When French Fries Met Cheese Curds and Gravy: The Story of Poutine
There are a lot of things one can say about this quasi-national treasure of ours—it’s cheesy, sometimes meaty, salty, and definitely tasty. But the one thing that all Canadians agree on is that it is uniquely ours. This savoury, delectable, and mouth-watering mash-up of fried potatoes, cheese, and gravy has gone from obscure roots in rural Quebec to national (and a somewhat international) sensation. No two dishes are the same, meaning what you get at a Montreal Canadiens game will be totally different than your normal cabanes à patates—but you catch our drift. While you can’t go wrong with eating poutine anywhere in Canada, L’Academie serves up gourmet poutine for those of us with a more refined palette and a hankering for the finer things in life (though we do recommend not eating it every day!). Here’s more about our beloved national treasure.
Early Roots in England
It’s the turn of the century. Farmers in Northern England and across the border in Scotland are starving for something other than sheep’s meat and ale. This led them to combine the things they knew best: potatoes and cheese. The resulting dish of chips (that’s fries, by the way), cheese, and gravy was made to provide a hearty meal that helped the toilers of the land make it through the long days and cold nights. It wasn’t until these ingredients met the shores of Quebec, though, that it really took off.
Obscure Origins in Quebec
Though we do know that this lovely, carb-packed, mildly addicting dish does come from within our beautiful province, we are a bit skittish to admit that we aren’t sure from where, exactly. As with most delicious dishes, many claim to have created it. It was somewhere in the middle of the century, most likely in the villages of Southeast Quebec; one story often told is of a cafe owner in Warwick who complained that putting curds and gravy on the fries would make a mess, but eventually acquiescing because the gravy would keep the fries warm in the cruel Quebec winter. Other localities that lay claim are Victoriaville and Drummondville.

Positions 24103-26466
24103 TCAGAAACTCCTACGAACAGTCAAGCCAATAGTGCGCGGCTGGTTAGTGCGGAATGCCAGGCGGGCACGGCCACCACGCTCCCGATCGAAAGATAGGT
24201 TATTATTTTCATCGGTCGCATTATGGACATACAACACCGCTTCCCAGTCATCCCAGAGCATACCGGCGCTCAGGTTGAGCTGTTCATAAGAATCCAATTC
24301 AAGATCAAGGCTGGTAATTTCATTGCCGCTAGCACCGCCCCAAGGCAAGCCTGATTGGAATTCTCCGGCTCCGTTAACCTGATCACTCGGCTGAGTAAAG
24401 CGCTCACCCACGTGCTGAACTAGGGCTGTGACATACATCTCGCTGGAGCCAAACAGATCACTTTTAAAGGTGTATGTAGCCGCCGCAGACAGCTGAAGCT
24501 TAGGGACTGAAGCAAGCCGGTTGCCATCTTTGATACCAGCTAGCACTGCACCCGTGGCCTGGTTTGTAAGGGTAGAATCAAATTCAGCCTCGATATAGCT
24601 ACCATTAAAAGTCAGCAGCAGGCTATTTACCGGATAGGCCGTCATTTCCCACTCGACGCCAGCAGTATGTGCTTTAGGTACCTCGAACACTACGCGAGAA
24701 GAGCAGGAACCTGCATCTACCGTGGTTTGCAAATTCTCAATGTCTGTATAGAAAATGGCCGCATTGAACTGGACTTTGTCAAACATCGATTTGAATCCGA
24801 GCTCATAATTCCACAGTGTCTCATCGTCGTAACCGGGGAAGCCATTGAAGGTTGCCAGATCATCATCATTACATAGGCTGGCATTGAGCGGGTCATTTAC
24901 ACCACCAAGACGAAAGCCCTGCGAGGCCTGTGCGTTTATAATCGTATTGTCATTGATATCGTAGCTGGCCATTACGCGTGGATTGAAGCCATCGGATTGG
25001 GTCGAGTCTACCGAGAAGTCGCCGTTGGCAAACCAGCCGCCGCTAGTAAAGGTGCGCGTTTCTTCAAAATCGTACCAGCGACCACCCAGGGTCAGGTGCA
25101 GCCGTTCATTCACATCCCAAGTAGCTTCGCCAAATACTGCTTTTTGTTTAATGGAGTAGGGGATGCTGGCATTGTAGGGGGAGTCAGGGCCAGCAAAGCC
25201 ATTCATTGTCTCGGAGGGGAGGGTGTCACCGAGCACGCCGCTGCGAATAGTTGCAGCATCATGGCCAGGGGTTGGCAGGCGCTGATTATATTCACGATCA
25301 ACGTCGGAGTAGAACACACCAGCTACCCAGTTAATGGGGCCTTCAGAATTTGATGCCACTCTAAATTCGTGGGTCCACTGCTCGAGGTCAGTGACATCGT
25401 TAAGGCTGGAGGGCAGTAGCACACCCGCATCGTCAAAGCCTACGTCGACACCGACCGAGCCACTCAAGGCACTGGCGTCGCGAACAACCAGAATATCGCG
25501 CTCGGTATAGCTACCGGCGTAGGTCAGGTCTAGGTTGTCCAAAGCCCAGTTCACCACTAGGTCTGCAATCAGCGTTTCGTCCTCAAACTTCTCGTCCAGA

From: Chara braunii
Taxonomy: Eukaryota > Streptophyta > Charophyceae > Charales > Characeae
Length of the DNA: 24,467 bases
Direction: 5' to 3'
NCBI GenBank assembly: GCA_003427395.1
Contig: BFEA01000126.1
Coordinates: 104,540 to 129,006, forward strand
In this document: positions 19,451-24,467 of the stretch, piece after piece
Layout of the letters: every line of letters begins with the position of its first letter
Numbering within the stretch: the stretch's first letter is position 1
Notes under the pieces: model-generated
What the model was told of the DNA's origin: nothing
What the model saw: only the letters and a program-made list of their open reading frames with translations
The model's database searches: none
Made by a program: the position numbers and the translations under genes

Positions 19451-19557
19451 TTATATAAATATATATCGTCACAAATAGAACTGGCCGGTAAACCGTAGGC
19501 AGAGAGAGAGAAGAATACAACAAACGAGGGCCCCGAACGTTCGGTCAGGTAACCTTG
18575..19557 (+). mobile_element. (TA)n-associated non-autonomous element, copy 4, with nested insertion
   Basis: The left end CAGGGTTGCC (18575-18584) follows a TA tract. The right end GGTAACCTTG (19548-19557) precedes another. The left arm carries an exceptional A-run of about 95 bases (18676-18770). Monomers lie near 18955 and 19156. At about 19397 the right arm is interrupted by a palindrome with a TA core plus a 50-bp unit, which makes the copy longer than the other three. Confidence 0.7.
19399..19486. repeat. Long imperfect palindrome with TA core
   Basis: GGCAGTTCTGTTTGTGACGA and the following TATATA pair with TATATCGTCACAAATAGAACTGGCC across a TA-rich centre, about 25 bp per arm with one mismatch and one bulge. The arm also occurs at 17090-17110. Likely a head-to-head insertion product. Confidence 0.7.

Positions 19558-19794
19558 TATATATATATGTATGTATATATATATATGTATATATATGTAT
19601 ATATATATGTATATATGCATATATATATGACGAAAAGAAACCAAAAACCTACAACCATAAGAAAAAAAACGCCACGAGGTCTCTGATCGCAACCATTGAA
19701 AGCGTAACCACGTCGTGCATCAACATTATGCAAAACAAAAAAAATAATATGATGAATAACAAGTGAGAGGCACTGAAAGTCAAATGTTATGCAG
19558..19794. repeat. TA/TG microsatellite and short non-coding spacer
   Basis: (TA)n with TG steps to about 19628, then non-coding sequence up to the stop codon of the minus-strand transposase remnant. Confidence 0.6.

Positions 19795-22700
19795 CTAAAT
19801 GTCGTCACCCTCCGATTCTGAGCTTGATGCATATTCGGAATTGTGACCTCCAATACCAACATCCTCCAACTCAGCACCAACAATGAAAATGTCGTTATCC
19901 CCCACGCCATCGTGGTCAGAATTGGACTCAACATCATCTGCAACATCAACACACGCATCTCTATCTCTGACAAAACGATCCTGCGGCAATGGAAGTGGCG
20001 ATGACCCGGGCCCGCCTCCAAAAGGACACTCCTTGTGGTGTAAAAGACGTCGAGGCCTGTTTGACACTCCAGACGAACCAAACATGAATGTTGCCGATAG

We assure you that we make some of the best poutine in the city, but we definitely didn’t make the first. So that rules us out!
Anything Your Heart Desires
In our opinion, the best part of poutine is how flexible it is. The dish is humble but can be elegant if the occasion calls for it. At L’Academie, there is a selection of gourmet poutines dishes that come with either filet mignon, duck confit, or Italian sausage/pancetta.
The origins of this uniquely Canadian national dish are shrouded in mystery. The one thing we can actually agree on is that it is delicious—and our province nailed it. If you find yourself craving a delicious gourmet poutine made by one of the finest restaurants in the city, then L’Acadamie makes some of the most delicious gourmet poutines in Montreal!